Sunday, October 31, 2010
I have a lot to prove on this trip. With 10 days in Zion National Park during peak fall conditions, I have ample time to scout locations, find good compositions, and walk away with at least one good shot. Even though I had the same amount of time, the same conditions, and the same equipment last year, I was disappointed with the shots I walked away with.
I often refer to large format as “personal accountability” photography. If the shot does not turn out, there is only one person to blame.
This year, I have a different strategy. I have learned a lot from my experience last year, and hope to return with a different mindset.
It often takes me 3 trips to a location before I walk away with a shot that I am satisfied with. This is certainly true for Toroweap.
In the days before the trip, I meticulously packed my gear, and accounted for every small piece of equipment that would prove invaluable in the field. This includes screw drivers, spanner wrenches, and extra batteries for my light meter.
I am taking 3 cameras with me on this trip: Ebony RW810 8×10 field camera, Toyo 45AII 4×5 field camera, and a Fuji GX617 medium format panoramic camera. My film stock includes Velvia 50 (a true classic), Velvia 100 (deals with long exposures very well), Provia 100 (blah color, but a very faithful film), and Kodak Ektar 100. This will prove to be my first trip shooting Ektar on the 8×10. As a result, I do not know how it will react in the tough exposure situations that I will use it in. I will be using it as a secondary film to either Velvia 50 or Velvia 100. After taking a shot on my primary film stock, I will shoot a sheet of Ektar. Who knows — maybe the Ektar will be the best film on this trip. I honestly do not know.
Hitting the Road
As usual, I got an early start. My alarm sounded at 3:30AM, and I was anxious to hit the road. It is only a 7 hour drive to Zion, but I prefer to drive in the dark for the first portion. This makes the drive seem much faster.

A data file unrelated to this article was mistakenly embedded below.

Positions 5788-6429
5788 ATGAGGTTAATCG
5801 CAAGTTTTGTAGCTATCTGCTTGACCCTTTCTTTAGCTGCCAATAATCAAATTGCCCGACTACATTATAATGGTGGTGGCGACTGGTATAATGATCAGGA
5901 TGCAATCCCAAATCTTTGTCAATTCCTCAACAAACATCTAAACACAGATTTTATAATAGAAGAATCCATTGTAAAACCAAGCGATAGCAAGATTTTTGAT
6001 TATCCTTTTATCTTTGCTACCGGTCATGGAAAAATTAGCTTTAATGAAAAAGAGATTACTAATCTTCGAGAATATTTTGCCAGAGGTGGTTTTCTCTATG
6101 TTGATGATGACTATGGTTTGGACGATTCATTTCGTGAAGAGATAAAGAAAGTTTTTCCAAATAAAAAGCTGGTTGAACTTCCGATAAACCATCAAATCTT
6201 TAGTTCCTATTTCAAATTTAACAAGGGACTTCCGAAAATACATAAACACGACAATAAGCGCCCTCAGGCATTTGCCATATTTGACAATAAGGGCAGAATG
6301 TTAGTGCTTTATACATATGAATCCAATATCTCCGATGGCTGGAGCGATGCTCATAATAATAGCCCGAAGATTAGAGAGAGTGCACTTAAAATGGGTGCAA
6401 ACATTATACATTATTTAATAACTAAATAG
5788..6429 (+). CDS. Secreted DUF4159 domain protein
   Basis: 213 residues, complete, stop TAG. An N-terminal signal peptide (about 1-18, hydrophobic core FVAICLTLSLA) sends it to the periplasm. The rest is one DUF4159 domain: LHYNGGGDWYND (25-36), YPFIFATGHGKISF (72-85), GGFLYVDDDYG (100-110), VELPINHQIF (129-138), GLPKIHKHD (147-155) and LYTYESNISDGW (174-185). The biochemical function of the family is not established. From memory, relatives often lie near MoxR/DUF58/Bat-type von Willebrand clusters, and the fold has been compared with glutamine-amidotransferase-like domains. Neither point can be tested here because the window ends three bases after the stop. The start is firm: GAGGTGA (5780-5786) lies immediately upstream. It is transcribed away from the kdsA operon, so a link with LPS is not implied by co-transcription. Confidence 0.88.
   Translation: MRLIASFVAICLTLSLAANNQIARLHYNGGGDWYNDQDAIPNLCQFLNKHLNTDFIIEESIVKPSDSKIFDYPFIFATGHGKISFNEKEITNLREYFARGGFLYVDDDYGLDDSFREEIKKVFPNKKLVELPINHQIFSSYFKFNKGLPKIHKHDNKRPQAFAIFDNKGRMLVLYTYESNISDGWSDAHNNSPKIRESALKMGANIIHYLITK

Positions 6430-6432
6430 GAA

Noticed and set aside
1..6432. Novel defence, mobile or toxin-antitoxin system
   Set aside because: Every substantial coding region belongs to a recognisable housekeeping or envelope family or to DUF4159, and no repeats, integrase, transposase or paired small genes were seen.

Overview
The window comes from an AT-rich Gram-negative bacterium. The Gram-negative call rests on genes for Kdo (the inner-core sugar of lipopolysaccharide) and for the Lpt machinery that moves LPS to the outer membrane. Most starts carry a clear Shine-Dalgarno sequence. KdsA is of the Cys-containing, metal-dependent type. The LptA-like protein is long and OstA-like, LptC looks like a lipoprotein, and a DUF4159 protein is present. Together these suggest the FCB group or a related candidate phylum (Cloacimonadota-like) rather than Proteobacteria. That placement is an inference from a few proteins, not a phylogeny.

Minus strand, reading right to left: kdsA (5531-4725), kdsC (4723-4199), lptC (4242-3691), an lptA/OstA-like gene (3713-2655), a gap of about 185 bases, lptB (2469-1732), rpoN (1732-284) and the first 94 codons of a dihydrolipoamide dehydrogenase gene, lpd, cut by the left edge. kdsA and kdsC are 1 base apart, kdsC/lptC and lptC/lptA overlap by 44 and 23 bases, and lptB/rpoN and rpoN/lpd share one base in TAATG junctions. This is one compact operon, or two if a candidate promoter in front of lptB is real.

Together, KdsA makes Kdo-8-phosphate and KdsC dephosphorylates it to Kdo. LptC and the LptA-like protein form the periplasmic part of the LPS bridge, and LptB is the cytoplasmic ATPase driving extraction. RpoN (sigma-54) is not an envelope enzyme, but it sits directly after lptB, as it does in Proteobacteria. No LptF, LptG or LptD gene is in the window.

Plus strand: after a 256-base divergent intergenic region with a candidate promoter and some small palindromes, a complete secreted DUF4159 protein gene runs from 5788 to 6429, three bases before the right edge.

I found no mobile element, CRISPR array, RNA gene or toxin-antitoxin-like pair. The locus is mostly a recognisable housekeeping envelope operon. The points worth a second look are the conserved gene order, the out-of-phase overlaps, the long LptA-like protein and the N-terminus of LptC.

I arrived just before noon, set up camp, then visited the back country office to reserve a Subway permit for the next day. I learned that only 12 people requested permits for Monday. That’s a very good — low — number. The weather forecast was ideal for a hike to subway — sunny skies.
I spent the afternoon scouting the Kolob Terrace, and reservoir area. There are some wonderful aspen groves along the road, but they had peaked in early October. Most of the trees were stripped of their leaves.
In preparation for my subway hike the following day, I loaded my 8×10 film holders with Velvia 100, and Ektar 100. I have shot Velvia 100 at Subway before, and was happy with the way this film handled the extreme contrast. Although I’m not a big fan of Velvia 100 overall, it is a champ in low light. With Velvia 50, you need to start adding extra time to an exposure of only 4 seconds. By the time you reach a minute, you need to fully double your exposure time. On the other hand, Velvia 100 does not suffer reciprocity failure until you reach an exposure time measured in minutes.
By contrast, Kodak does not publish reciprocity failure numbers for Ektar 100. I will truly have to guess with this film — which sucks when a box of this film costs almost $100.
After loading the film, and packing my gear for the hike, I retired to my tent for the night. I would need to be at the subway trailhead very early the next morning.